Glacier Bay National Park

Aug 01, 2019 - National Geographic Quest


Traveling through the night and waking up in a new place is always a fun part of the adventure onboard National Geographic Quest. Today we woke up in one of the most amazing landscapes on earth, Glacier Bay National Park!

Glacier Bay has so many incredible and unique components. First and foremost, this natural area is a homeland for the Huna Tlingit indigenous people. Starting in 1925, this area was named a National Monument and held as a treasure to be explored. Glacier Bay eventually gained national park status in 1980 and also became a World Biosphere Reserve in 1986, then eventually saw designation as a World Heritage site. The titles are illustrious ones to be sure, but to merely be in and witness a place as sacred as this one is truly a gift to behold.

After entering the park, we began taking in the scenery and quickly arrived at our first viewing site, South Marble Island. Here we were able to see various sea birds in their natural nesting grounds, like the tufted and horned puffin, cormorants, glaucous winged gulls, bald eagles, and many more. This small island is also a haul-out for stellar sea lions and we were able to see and smell them lounging on the rocks.

Our next stop was an exposed rock formation carved by the retreating glaciers known as gloomy knob. This place is a cliff side home for mountain goats. We were able to spot a few of these shaggy white-haired animals scampering with incredible dexterity up and down the steep rock faces. We even spotted some nannies with their kids!

Continuing up the waterways of the park we watched as humpback whales wade beneath us while we scanned the coastlines and adjoined forests for the elusive brown bear (Ursus arctos horibilus). We were able to catch a fleeting glimpse of one of these furry friends, but not so cuddly at nine feet at full height and weighing up to 1,300 pounds.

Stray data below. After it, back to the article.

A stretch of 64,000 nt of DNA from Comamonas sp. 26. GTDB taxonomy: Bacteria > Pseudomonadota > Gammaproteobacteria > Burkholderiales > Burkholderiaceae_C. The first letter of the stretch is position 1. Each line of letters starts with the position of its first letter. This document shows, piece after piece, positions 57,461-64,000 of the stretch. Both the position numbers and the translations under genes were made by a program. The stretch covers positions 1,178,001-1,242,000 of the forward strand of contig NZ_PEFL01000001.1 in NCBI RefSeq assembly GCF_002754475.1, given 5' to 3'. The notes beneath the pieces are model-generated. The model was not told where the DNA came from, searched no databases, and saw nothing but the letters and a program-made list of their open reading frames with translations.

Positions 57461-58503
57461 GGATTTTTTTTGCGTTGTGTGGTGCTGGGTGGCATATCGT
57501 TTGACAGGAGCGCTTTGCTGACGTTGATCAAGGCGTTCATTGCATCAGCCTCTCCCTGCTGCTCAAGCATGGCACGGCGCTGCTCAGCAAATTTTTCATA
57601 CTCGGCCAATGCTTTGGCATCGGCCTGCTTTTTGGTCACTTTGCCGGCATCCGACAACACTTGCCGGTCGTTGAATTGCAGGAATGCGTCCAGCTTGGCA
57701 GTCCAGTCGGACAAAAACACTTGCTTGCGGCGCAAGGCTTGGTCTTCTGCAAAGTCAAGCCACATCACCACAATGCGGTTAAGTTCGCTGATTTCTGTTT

After exploring up the bay for some 60 miles, our culminating view appeared from around Jaw Point in the midst of John’s Hopkins Glacier. This amazing glacier face is an impressive 200 feet above the water and descends 250 feet below and one mile wide. With a downhill flow rate of up to 15 feet per day, this is the fastest moving glacier of its size in the park. We witnessed some calving events accompanied by a ceremonial song from a representative of the local Tlingit tribe, making for a truly unforgettable experience. Thank you, Glacier Bay!

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About the Author

Travis Patten

Naturalist

Travis Patten grew up in Minnesota on the shore of Lake Superior where he was brought up in a family culture of appreciation for all things water related. He learned an appreciation for nature from his grandfather and works to echo the lessons he was taught at a young age. Travis earned a bachelor’s degree in environmental studies from Western Colorado State University and began a career in experiential education. Working with ski patrol during the winters and as a rafting and climbing guide during the summers, Travis honed his outdoor experiences and safety protocols through a variety of mediums. Returning to Minnesota, Travis earned a master’s Certificate in Environmental Education from the University of Minnesota and moved to California where he worked as a marine science instructor on Catalina Island. Since falling in love with ocean life, Travis has worked on the Sea of Cortez as a sea kayak guide and marine biologist while living in Baja and has guided eco adventure tours in South East Alaska. Travis has studied and learned from close interactions with various indigenous cultures and feels understanding their history is an integral component of each voyage.

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